A search for novel treatment strategies in coping with depression has revealed that erythropoietin, or Epo, a hormone naturally produced by the kidneys to stimulate the formation of red blood cells, affects cognitive and associated neural responses in humans, and could potentially be used in the treatment of depression.
The study, published in Biological Psychiatry by Oxford University researchers based at the Department of Experimental Psychology and the Warneford Hospital, Oxford, found that Epo, known as a treatment for anaemia, modulates human brain activity associated with the processing of emotion.
Kamilla Miskowiak, a DPhil Student from the Department of Experimental Psychology, said: ‘Although depression is often related to problems in the chemistry of the brain, recent evidence also suggests that there may be structural problems as well with nerve cells not being regenerated as fast as normal, or suffering from toxic effects of stress and stress hormones.’
The researchers evaluated the effects of Epo on the neural and cognitive processing of emotional information in 23 healthy volunteers using pictures of happy and fearful faces, and functional magnetic resonance imaging (fMRI). Facial expressions of emotion provide important biological signals in human interaction. Expressions of fear may signal threat and are the most salient of our basic emotions. The researchers focused on the effects of Epo on this ‘threat relevant information.’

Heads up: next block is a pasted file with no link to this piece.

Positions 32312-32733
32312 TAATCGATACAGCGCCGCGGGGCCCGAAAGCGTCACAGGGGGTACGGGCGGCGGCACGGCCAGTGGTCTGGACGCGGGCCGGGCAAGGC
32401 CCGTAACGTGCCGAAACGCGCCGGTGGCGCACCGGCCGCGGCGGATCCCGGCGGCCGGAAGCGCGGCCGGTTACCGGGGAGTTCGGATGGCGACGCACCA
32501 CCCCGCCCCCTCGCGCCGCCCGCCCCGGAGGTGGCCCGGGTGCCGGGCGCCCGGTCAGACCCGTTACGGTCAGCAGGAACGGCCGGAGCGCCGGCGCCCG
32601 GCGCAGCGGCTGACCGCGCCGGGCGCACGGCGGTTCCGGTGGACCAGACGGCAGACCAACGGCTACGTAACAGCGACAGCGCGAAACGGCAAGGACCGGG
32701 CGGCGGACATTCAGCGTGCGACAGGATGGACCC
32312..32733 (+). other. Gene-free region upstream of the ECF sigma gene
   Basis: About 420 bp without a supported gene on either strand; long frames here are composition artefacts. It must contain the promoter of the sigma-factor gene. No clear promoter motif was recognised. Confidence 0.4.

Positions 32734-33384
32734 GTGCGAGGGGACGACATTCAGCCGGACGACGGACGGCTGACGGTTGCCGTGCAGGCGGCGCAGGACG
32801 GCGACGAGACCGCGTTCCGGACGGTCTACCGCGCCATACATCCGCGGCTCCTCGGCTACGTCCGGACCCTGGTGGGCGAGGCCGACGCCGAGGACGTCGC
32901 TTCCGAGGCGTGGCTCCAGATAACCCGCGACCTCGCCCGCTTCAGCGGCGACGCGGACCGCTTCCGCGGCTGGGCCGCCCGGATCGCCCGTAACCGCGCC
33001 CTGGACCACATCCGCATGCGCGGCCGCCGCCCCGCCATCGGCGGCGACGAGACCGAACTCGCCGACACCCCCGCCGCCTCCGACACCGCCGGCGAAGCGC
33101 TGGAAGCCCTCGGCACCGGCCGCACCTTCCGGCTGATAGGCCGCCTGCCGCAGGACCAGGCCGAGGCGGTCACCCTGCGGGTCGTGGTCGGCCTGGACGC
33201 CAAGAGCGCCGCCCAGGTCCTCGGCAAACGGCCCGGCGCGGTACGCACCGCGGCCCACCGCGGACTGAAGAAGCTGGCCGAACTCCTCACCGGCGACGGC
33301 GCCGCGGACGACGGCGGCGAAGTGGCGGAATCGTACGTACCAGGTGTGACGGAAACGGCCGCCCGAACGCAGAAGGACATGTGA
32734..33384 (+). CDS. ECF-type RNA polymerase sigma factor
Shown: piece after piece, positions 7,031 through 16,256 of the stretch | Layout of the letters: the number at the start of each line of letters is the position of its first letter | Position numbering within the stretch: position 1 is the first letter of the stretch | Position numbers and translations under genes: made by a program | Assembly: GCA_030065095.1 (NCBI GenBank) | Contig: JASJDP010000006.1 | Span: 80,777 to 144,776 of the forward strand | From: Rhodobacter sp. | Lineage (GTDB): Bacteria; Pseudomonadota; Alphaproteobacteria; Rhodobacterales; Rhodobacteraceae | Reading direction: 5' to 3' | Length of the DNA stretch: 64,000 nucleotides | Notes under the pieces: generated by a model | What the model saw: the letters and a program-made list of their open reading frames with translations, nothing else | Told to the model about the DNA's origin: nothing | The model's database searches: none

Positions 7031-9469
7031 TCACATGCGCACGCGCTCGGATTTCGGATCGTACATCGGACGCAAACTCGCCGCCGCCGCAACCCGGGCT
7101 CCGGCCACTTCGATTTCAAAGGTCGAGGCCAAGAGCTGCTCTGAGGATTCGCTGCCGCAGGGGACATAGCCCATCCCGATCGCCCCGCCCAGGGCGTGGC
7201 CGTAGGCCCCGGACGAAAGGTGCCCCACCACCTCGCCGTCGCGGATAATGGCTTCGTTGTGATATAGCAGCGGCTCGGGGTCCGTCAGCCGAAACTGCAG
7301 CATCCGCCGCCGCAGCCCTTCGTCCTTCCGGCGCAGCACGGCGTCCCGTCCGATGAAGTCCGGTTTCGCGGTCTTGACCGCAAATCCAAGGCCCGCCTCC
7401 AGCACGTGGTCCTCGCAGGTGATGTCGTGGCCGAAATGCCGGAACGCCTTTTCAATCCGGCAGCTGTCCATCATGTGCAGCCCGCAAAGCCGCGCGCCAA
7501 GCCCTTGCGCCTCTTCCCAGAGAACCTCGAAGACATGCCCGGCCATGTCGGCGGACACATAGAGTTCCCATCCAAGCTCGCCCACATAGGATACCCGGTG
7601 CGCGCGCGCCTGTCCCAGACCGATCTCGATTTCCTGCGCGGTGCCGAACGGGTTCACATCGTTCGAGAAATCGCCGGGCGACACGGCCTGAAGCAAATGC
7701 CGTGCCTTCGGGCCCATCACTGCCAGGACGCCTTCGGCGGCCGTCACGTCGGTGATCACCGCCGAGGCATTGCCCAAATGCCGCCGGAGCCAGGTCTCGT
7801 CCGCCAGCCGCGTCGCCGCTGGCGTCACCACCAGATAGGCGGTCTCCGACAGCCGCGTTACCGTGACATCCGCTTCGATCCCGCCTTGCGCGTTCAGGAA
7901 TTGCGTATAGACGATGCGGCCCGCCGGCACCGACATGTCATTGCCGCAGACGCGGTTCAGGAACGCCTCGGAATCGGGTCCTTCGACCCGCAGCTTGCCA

Results showed that Epo regulated the emotional responses of those volunteers that received it, similar to the effects of current antidepressants. A single dose of Epo reduced the cognitive and neural processing of threat relevant information in a remarkably similar way to established anti-depressant drugs, even though the test was performed seven days after administration.
The World Health Organisation has identified depression as an urgent health priority with the need for better and more effective treatment options, and Miskowiak said: ‘This finding provides support to the idea that Epo affects neurocognitive function in ways compatible with an antidepressant action and may be a candidate agent for future treatment strategies for depression.’
Source: Oxford University
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